I am trying to implement Ray Tracing with Cones (Amanatides 1984). Instead of rays, cones are shot into the scene and intersected with geometry. Since multiple triangles can occupy the cone's aperture, we need to calculate (or rather quickly estimate, since cone tracing makes a lot of approximations anyway) the relative area of the circle that is covered by the triangle. Afterwards, the individual contributions are weighted and summed up.
The author, unfortunately, does not give a lot of detail about his solution. Here is what he writes on cone-plane intersections:
The spread angle and the angle between the ray and plane computed above together indicate how the distance between the center of the circle and the edge of the half plane [sic]. Given this distance, the area of intersection is computed using a polynomial approximation. This completes the intersection calculation for planes.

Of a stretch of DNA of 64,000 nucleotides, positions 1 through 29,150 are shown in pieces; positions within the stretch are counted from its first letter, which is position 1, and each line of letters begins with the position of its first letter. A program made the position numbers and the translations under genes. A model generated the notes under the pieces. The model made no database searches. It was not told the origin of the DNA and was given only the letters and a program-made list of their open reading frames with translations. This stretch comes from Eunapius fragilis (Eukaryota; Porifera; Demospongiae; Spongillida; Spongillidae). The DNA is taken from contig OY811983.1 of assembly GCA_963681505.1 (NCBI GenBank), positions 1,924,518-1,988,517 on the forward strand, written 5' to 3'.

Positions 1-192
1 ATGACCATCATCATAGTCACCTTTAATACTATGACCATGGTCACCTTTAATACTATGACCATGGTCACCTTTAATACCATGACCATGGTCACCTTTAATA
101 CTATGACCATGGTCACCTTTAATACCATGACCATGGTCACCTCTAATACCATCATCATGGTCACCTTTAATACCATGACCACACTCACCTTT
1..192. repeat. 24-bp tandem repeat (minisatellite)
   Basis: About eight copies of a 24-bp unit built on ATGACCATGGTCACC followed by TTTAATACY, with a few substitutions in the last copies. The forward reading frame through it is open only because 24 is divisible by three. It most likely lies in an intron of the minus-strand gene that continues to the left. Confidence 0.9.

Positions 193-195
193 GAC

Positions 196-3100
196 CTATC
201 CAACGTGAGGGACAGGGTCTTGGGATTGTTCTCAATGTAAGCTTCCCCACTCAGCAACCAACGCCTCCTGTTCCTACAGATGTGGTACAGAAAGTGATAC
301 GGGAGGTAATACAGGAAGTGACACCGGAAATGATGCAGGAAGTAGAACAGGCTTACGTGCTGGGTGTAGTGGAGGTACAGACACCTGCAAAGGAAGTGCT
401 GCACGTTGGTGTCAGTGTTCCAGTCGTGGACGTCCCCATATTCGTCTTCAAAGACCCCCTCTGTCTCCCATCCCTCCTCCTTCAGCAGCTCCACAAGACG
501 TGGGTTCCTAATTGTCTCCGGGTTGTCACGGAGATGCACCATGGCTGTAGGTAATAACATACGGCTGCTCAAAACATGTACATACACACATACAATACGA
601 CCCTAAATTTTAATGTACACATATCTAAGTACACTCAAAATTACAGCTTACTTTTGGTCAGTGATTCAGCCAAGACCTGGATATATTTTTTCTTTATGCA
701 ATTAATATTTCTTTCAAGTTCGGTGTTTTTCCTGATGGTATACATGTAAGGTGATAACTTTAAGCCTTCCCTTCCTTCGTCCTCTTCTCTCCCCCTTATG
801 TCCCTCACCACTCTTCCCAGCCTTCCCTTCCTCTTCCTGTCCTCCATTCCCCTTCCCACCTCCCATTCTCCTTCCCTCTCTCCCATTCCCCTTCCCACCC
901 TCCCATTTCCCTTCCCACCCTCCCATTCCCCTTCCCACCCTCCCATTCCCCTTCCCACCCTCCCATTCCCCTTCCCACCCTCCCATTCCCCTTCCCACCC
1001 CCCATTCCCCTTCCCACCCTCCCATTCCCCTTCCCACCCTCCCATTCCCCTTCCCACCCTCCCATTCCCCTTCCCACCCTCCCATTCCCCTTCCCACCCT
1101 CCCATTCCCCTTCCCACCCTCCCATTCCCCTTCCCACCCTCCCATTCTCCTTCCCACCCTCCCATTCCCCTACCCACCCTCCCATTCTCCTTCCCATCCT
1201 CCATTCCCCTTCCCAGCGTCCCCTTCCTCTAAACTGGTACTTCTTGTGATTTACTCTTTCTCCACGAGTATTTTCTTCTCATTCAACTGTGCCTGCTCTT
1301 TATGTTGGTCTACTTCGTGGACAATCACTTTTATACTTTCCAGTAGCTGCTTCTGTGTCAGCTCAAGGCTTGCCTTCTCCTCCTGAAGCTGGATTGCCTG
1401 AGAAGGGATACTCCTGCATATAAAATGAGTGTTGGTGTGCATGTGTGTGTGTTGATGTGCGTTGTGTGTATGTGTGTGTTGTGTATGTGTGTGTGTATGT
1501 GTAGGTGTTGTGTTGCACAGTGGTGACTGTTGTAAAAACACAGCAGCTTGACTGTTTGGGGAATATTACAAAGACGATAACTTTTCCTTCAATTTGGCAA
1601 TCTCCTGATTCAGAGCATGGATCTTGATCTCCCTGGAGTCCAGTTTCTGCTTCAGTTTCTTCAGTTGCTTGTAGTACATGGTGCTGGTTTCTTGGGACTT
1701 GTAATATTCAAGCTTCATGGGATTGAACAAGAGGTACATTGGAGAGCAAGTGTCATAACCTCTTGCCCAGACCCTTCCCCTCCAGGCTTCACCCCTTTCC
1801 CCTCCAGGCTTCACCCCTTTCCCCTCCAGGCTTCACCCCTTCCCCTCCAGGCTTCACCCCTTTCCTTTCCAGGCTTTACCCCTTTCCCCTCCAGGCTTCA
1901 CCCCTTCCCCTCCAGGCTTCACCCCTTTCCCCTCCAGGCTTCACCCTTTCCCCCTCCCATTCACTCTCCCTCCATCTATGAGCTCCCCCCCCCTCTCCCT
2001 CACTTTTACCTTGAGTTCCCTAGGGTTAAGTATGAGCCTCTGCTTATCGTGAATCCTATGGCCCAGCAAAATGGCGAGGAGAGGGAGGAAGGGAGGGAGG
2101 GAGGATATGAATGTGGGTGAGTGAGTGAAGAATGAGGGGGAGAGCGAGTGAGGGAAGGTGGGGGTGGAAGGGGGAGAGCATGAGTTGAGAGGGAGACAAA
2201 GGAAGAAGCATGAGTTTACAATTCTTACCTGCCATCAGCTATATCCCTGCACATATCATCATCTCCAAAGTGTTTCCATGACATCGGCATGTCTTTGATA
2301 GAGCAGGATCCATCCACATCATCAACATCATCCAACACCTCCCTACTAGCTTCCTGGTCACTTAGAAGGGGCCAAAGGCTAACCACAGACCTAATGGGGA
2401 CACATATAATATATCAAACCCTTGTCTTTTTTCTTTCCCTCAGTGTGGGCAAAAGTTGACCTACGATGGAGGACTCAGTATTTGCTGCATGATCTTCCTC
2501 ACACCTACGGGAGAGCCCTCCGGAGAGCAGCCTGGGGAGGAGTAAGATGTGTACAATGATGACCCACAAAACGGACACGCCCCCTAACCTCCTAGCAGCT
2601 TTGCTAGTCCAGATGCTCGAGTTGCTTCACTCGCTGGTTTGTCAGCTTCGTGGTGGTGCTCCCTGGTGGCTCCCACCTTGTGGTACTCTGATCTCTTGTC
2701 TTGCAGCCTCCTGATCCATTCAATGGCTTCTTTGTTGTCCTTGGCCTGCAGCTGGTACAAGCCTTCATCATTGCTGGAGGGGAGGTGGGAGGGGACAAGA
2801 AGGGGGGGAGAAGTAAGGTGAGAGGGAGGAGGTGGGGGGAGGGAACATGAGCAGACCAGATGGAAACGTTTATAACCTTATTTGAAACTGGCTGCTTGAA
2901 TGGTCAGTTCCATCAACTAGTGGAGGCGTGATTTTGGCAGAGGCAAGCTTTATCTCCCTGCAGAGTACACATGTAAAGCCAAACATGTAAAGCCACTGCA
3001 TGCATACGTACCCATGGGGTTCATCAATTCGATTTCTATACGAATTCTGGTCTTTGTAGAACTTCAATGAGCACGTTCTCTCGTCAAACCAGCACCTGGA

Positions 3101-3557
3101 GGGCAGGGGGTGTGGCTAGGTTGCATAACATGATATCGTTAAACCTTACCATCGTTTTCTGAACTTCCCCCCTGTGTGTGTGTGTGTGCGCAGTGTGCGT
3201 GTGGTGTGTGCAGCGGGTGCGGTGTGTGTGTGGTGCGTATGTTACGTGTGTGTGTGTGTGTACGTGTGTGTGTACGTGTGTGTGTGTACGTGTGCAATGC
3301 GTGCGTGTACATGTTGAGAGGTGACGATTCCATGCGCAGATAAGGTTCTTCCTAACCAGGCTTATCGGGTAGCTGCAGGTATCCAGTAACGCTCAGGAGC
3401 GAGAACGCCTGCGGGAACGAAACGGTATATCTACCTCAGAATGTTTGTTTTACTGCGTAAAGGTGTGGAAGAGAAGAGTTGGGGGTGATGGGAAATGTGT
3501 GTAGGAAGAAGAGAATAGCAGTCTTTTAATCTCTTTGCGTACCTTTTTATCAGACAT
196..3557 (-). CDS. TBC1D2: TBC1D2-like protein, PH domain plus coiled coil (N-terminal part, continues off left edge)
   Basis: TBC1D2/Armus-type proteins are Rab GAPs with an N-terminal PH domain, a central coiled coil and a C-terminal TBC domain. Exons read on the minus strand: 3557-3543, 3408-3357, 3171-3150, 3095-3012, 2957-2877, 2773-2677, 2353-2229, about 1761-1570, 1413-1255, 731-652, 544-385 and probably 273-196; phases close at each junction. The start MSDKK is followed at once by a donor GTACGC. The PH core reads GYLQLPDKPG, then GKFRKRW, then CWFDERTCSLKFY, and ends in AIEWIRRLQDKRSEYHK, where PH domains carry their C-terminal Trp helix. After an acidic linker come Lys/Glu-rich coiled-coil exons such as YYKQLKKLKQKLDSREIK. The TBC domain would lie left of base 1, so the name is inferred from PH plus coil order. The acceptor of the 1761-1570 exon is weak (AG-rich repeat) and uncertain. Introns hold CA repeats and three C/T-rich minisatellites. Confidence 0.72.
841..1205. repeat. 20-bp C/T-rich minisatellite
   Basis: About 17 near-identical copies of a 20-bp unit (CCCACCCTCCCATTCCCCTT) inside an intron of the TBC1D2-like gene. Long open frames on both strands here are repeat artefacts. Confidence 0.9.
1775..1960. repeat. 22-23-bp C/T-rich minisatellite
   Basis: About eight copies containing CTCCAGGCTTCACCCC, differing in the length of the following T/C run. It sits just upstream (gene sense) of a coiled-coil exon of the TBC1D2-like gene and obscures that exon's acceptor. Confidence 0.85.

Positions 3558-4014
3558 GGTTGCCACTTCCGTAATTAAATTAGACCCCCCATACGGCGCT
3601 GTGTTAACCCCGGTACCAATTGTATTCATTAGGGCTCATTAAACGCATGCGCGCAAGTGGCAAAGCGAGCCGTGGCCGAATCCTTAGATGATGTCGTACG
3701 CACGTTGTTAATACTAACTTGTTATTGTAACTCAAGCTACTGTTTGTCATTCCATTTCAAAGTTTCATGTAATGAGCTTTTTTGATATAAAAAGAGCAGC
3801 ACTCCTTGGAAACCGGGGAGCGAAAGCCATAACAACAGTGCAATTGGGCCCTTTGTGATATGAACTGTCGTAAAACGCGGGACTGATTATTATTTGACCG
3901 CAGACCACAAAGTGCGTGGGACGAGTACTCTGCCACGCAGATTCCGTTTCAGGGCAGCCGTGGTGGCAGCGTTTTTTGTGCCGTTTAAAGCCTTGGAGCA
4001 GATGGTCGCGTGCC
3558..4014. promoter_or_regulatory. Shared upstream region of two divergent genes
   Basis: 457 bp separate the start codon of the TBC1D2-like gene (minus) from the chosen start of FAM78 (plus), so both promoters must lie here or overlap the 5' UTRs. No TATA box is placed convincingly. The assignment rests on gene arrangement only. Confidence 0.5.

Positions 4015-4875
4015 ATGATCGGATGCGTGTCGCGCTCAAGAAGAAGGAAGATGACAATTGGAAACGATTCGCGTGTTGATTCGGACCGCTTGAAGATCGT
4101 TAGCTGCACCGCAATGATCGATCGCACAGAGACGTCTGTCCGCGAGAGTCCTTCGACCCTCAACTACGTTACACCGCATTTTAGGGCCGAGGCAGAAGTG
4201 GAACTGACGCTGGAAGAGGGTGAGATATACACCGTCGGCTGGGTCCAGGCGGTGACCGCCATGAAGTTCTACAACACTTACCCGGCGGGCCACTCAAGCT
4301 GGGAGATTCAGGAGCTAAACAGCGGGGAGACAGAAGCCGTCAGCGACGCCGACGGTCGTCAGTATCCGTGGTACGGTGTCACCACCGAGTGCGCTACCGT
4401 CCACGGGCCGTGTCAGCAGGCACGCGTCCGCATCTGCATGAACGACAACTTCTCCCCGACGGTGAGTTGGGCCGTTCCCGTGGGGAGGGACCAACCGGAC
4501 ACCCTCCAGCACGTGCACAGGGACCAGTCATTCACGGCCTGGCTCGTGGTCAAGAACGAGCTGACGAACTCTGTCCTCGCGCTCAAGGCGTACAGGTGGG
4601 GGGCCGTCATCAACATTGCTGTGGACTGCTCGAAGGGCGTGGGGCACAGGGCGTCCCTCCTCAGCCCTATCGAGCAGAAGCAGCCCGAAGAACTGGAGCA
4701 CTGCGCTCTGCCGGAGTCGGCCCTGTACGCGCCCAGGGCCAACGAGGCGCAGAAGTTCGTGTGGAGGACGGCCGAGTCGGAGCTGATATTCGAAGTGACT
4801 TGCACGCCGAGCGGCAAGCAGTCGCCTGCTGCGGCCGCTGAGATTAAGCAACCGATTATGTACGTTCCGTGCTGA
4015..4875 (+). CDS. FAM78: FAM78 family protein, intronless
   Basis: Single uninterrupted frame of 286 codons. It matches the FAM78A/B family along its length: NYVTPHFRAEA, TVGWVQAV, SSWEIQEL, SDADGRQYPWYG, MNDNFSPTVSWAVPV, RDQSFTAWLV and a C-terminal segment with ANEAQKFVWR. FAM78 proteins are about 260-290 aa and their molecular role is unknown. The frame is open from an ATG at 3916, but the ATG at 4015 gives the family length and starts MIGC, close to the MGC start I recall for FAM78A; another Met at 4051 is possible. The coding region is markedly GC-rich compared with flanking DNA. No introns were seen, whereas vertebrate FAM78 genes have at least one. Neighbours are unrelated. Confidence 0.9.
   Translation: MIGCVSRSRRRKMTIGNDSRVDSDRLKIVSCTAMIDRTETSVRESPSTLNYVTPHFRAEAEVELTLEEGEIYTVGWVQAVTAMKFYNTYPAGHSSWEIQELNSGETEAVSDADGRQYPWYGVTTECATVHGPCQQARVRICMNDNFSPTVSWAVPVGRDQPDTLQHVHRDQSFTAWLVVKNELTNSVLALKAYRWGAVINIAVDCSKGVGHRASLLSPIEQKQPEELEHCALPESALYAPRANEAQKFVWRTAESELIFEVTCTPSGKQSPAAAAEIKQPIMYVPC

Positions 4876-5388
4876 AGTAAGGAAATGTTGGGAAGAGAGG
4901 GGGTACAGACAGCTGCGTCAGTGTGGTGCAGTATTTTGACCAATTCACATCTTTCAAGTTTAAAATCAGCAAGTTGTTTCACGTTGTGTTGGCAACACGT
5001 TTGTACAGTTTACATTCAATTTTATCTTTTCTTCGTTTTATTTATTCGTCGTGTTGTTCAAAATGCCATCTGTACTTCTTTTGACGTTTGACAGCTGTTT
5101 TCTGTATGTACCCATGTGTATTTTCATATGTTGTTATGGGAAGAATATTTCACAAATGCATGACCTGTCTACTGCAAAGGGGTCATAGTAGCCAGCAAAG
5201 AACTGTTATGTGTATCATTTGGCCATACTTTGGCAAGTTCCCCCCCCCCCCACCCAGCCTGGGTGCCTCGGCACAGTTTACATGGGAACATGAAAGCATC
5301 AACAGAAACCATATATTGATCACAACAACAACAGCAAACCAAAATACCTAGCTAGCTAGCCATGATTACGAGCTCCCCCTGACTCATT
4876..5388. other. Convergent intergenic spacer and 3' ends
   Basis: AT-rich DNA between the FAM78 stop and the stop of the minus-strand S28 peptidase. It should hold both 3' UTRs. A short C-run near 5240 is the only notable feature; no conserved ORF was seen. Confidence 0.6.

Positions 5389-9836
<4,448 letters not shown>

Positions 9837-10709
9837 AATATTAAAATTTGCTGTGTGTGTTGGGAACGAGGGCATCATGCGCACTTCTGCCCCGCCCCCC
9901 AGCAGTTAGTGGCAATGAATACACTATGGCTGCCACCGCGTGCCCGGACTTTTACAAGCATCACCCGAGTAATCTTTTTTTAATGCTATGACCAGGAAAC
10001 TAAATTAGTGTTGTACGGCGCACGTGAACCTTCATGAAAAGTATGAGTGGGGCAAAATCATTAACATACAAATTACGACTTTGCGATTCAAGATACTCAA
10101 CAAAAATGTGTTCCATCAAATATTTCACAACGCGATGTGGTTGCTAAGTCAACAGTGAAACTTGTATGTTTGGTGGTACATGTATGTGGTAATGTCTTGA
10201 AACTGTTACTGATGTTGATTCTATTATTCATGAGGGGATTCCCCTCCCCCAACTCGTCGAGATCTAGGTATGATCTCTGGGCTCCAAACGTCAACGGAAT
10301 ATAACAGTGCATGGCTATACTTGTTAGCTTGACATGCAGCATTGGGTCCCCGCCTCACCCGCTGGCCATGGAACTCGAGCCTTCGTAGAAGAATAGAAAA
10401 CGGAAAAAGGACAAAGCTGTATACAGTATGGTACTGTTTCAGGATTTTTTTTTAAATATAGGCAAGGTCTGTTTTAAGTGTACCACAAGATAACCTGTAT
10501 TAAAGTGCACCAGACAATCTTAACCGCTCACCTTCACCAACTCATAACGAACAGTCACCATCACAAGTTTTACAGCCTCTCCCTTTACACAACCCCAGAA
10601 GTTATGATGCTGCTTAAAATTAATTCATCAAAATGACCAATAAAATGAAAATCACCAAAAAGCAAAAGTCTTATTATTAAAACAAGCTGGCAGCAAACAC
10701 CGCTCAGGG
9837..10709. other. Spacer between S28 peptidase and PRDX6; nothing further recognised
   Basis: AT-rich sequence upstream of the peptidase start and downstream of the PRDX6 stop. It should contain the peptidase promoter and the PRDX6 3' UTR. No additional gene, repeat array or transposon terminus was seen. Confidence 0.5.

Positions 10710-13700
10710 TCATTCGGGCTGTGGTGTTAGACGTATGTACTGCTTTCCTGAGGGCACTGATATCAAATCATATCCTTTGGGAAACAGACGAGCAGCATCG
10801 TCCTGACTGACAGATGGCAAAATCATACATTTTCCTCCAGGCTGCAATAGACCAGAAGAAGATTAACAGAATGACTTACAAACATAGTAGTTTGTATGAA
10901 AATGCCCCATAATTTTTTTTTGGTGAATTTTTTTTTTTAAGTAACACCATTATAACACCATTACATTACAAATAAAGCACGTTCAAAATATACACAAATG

And then, after projecting a polygon to the plane perpendicular to the direction vector of the cone:
We then must calculate the intersection between the projected polygon and a circle. This can be accomplished by calculating the distance from the center of the circle to each of the edges and then using the circle - half plane intersection estimation mentioned earlier.
I found a solution to the problem over at StackExchange. I have ported the code from NowIGetToLearnWhatAHeadIs' answer, and it works fine, but seems pretty complicated to me. I am working with Compute Shaders, so branching is a bad thing, and the solutions rely heavily on it.
- What is this polynomial approximation that Amanatides talks about, and how is it to be applied to polygons (espc. triangles)?
- Is there any approximation to the problem that will give resonably accurate results (say ±10%) at considerable performance / code simplicity gains?
- Working with GPUs, I am interested in an optimized solution that uses min/max over branching, for example. Maybe something like this already exists. Any luck?